06 Nov 2023
 | 06 Nov 2023
Status: this preprint is open for discussion.

Observing glacier elevation changes from spaceborne optical and radar sensors – an inter-comparison experiment using ASTER and TanDEM-X data

Livia Piermattei, Michael Zemp, Christian Sommer, Fanny Brun, Matthias H. Braun, Liss M. Andreassen, Joaquín M. C. Belart, Etienne Berthier, Atanu Bhattacharya, Laura Boehm Vock, Tobias Bolch, Amaury Dehecq, Inés Dussaillant, Daniel Falaschi, Caitlyn Florentine, Dana Floricioiu, Christian Ginzler, Gregoire Guillet, Romain Hugonnet, Matthias Huss, Andreas Kääb, Owen King, Christoph Klug, Friedrich Knuth, Lukas Krieger, Jeff La Frenierre, Robert McNabb, Christopher McNeil, Rainer Prinz, Louis Sass, Thorsten Seehaus, David Shean, Désirée Treichler, Anja Wendt, and Ruitang Yang

Abstract. Observations of glacier mass changes are key to understanding the response of glaciers to climate change and related impacts, such as regional runoff, ecosystem changes, and global sea-level rise. Spaceborne optical and radar sensors make it possible to quantify glacier elevation changes, and thus multi-annual mass changes, on a regional and global scale. However, estimates from a growing number of studies show a wide range of results with differences often beyond uncertainty bounds. Here, we present the outcome of a community-based inter-comparison experiment using spaceborne optical stereo (ASTER) and synthetic aperture radar interferometry (TanDEM-X) data to estimate elevation changes for defined glaciers and target periods that pose different assessment challenges. Using provided or self-processed digital elevation models (DEMs) for five test sites, 12 research groups provided a total of 97 spaceborne elevation-change datasets using various processing strategies. Validation with airborne data showed that using an ensemble estimate is promising to reduce random errors from different instruments and processing methods, but still requires a more comprehensive investigation and correction of systematic errors. We found that scene selection, DEM processing, and co-registration have the biggest impact on the results. Other processing steps, such as treating spatial data voids, differences in survey periods, or radar penetration, can still be important for individual cases. Future research should focus on testing different implementations of individual processing steps (e.g. co-registration) and addressing issues related to temporal corrections, radar penetration, glacier area changes, and density conversion. Finally, there is a clear need for our community to develop best practices, use open, reproducible software, and assess overall uncertainty in order to enhance inter-comparison and empower physical process insights across glacier elevation-change studies.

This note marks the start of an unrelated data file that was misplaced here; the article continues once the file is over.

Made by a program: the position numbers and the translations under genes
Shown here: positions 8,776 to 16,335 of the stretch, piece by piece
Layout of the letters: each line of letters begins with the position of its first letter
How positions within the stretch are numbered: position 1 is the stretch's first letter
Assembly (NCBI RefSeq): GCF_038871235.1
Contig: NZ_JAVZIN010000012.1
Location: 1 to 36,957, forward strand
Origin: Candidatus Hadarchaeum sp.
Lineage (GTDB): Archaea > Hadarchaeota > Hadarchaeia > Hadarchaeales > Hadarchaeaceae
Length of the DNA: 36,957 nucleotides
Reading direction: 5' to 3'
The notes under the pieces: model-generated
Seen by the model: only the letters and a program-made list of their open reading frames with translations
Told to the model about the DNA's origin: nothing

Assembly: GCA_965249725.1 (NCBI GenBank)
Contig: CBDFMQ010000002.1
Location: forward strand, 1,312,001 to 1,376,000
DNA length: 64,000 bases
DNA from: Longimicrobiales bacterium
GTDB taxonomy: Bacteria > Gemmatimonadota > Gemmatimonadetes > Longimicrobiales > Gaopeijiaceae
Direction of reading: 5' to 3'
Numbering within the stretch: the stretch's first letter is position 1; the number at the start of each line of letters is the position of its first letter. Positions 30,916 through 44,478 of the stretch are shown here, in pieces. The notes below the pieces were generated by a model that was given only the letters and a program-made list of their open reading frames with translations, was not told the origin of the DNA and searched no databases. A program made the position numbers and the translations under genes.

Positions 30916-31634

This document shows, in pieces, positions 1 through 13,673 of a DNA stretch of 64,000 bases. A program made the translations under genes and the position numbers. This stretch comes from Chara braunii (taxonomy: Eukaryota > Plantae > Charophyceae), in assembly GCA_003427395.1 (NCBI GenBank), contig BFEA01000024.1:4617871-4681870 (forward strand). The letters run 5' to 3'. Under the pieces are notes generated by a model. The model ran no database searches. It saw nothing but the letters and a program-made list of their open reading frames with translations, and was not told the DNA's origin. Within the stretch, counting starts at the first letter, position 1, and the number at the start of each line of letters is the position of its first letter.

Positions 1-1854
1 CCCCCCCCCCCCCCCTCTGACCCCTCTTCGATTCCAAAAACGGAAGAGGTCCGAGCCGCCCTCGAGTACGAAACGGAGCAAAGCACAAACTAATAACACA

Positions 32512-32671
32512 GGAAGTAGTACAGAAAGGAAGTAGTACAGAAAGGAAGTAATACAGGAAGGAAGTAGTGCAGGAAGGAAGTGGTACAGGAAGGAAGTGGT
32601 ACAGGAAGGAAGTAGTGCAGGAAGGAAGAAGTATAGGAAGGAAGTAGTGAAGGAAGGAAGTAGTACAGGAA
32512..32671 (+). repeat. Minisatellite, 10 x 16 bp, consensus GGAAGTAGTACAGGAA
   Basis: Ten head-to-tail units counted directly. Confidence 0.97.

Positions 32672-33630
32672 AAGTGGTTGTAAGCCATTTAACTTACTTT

Livia Piermattei et al.

Status: open (until 12 Jan 2024)

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Livia Piermattei et al.

Livia Piermattei et al.


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Short summary
Satellites have made it possible to observe glacier elevation changes from all around the world. In the present study, we compared the results produced from two different types of satellite data between different research groups and against validation measurements from aeroplanes. We found a large spread between individual results but showed that the group ensemble can be used to reliably estimate glacier elevation changes and related errors from satellite data.